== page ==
South Carolina Gov. Henry McMaster says residents of seven islands and a beach evacuated because of Hurricane Irma can return home. Officials say just under 200,000 customers remain without power, most of them in northern South Carolina. (Sept. 12)

Media: Associated Press

SAVANNAH, Ga. (AP) — New drywall, new insulation, repaired door frames and fresh paint — Joey Spalding was still finishing repairs at his home on Tybee Island nearly a year after it got flooded by Hurricane Matthew.

The work still wasn't done Monday when Tropical Storm Irma slogged across Georgia, triggering a storm surge that inundated much of the Atlantic beach community of 3,000 residents with floodwaters. Spalding scrambled to get furniture off the floor as 2 feet (0.6 meters) of water rose quickly inside the house.

"We're still just kind of putting it back together and BAM, it came again and destroyed it," Spalding said. "Everything's fine and the next minute you're scratching your head saying, 'What the hell happened?'"

Spalding isn't the only one starting all over with repairs after Irma struck so soon after Matthew, which caused $500 million in damage when it raked coastal Georgia last October. Irma caused extensive flooding along Georgia's 100 miles (160 kilometers) of coast. Portions of coastal South Carolina flooded as well.

Irma killed two people in Georgia and four in South Carolina. The extent of property damage in the Southeast still wasn't known Tuesday.

Tybee Island Mayor Jason Buelterman estimated several hundred homes had flooded in his community alone, including roughly 200 houses that took in water during Matthew.

While Matthew's destruction was largely confined to coastal areas, Irma had a much wider path of damage. Tropical storm winds reached more than 400 miles (645 kilometers) from the storm's center, toppling trees that crashed onto homes and power lines across a large inland area.

"Statewide we're going to have more (insurance) claims than we did with Matthew," said Jay Florence, Georgia's deputy insurance commissioner. "But they're going to be most acute on the coast."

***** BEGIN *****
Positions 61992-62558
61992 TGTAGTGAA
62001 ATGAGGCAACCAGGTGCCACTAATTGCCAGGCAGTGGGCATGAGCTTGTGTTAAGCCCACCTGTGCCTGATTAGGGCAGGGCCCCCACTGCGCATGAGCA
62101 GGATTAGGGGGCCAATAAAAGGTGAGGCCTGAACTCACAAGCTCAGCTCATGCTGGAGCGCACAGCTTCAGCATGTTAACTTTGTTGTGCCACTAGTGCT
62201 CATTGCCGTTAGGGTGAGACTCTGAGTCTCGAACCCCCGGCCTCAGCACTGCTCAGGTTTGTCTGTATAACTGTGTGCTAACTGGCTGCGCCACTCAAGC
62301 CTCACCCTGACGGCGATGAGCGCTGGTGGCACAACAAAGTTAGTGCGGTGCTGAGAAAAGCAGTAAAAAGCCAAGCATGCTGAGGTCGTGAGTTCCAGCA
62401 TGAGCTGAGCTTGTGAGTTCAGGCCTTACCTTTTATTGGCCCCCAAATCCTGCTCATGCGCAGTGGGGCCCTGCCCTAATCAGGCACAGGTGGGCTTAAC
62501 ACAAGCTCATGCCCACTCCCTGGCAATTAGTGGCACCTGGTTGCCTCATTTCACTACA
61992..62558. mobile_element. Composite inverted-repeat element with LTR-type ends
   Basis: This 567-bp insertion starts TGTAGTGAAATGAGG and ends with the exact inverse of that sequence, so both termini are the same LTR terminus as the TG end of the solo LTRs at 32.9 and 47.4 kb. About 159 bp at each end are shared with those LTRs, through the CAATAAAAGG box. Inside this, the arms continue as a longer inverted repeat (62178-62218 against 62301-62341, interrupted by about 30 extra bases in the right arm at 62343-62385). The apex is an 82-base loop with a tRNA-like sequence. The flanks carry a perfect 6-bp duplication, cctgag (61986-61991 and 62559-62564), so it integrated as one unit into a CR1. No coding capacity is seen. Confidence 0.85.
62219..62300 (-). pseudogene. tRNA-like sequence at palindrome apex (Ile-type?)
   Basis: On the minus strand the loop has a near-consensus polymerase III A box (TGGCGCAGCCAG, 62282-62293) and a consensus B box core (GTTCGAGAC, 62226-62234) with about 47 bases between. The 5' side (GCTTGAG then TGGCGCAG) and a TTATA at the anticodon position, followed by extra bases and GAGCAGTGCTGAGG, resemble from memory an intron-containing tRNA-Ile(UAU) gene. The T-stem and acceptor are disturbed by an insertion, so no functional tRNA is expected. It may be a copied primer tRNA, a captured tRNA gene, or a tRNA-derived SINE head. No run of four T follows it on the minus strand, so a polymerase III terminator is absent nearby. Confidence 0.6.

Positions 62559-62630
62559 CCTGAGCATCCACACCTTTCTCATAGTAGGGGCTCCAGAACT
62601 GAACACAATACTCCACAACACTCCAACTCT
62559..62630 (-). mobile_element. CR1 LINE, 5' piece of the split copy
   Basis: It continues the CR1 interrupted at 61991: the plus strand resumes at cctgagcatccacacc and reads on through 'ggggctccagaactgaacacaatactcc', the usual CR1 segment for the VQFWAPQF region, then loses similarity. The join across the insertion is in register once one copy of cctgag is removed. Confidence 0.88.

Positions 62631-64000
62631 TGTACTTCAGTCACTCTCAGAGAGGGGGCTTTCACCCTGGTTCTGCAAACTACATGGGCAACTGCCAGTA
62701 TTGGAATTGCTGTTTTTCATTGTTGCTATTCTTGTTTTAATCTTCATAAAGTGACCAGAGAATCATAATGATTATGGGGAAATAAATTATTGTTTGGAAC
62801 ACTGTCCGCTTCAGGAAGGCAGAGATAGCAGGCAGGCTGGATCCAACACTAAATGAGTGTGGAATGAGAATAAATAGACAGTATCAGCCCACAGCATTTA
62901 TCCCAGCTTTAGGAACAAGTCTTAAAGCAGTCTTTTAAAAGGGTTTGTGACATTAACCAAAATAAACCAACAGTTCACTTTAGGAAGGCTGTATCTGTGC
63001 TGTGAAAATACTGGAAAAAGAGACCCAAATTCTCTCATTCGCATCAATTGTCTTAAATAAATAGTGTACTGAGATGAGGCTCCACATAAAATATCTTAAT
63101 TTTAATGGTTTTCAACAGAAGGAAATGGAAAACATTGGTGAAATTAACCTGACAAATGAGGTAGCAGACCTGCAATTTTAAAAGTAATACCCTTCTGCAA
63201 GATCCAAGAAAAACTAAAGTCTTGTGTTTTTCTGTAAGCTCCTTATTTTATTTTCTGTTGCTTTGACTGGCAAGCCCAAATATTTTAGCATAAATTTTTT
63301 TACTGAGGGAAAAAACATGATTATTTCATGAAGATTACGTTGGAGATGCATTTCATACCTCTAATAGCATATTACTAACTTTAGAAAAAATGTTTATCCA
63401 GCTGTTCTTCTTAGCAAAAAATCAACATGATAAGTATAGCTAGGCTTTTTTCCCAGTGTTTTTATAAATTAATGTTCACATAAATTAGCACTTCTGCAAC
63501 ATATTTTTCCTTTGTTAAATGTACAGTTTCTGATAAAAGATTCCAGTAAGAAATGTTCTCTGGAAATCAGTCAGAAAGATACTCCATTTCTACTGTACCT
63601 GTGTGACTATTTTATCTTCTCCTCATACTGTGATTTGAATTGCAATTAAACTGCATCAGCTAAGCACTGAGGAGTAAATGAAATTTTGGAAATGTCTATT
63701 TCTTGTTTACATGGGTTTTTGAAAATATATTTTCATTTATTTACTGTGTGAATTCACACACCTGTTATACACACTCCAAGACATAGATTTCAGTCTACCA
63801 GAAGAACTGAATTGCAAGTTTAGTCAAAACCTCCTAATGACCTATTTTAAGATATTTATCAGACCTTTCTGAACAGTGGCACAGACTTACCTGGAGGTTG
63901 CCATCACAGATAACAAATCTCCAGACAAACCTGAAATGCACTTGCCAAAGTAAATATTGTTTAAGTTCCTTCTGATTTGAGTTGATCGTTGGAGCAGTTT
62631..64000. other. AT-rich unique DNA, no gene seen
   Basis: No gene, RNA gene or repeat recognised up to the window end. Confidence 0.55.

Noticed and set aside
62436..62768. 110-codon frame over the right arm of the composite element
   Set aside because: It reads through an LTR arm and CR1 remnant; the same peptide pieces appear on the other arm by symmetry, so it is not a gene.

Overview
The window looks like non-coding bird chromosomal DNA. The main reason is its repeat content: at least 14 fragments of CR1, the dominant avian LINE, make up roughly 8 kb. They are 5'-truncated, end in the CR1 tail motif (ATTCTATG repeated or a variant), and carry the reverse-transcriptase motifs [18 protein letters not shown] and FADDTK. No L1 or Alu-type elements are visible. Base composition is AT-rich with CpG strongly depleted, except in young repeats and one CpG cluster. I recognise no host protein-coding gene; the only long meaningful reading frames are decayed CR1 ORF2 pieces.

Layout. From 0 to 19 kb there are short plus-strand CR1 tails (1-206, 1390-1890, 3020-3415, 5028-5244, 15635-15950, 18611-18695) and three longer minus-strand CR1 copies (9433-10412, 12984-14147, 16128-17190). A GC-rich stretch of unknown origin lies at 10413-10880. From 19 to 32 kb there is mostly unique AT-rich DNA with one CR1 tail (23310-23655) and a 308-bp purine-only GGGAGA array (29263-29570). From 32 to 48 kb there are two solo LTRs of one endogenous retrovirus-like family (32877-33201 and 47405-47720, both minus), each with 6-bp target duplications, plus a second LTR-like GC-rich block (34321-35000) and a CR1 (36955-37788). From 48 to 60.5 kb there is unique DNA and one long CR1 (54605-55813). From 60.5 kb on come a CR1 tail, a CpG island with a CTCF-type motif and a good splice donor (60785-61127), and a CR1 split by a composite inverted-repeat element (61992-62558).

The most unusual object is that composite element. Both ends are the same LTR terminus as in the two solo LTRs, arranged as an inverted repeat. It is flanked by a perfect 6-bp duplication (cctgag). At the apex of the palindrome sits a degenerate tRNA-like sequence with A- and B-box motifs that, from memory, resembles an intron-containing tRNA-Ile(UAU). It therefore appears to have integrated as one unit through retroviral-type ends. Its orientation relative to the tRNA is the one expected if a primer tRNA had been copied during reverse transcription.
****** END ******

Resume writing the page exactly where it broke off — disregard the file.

The storms passing also left many without electricity. More than 894,000 Georgia Power and Electric Membership Corp. customers were in the dark Tuesday afternoon.

Georgia Power spokeswoman Swann Seiler said fewer outside resources were available to help in Georgia because of massive efforts to restore electricity in hurricane-battered Florida and Texas. She said Georgia customers should be prepared to wait several days.

Alabama Power reported 20,000 outages Tuesday morning. No major storm damage was reported in Alabama.

Irma's remnants forced Hartsfield-Jackson Atlanta International Airport, the world's busiest passenger airport, to cancel nearly 200 flights early Tuesday. That boosted the total number of trips Irma interrupted to about 1,300, Atlanta airport spokesman Andrew Gobeil said.

Georgia Gov. Nathan Deal lifted an evacuation order Tuesday for nearly 540,000 coastal residents. He cautioned that recovery could take longer because the storm affected the entire state.

"We have not had one like this in the state of Georgia for a long time," Deal said.

In South Carolina, Gov. Henry McMaster counted his state's blessings, even as he mourned the four deaths there from the storm. There were still more than 100,000 power outages reported in the state Tuesday afternoon.

"We are very happy the hurricane went someplace else — the main force of it," McMaster said Tuesday and what he planned to be his last briefing on Irma.

North Carolina had some mountain roads blocked by trees and tens of thousands of people without power. But Gov. Roy Cooper said most problems in the state should be resolved by Wednesday.

In Georgia, a man was killed when a tree toppled on his house; a woman died after a tree fell on a vehicle in which she was riding. The dead in South Carolina included a man struck by a tree limb while clearing storm debris and a man who died of carbon monoxide poisoning from a generator inside his mobile home.

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Landrum reported from Atlanta. Associated Press reporters Kim Chandler in Montgomery, Alabama; Seanna Adcox in Columbia, South Carolina; and Kate Brumback and Bill Barrow in Atlanta contributed to this story.

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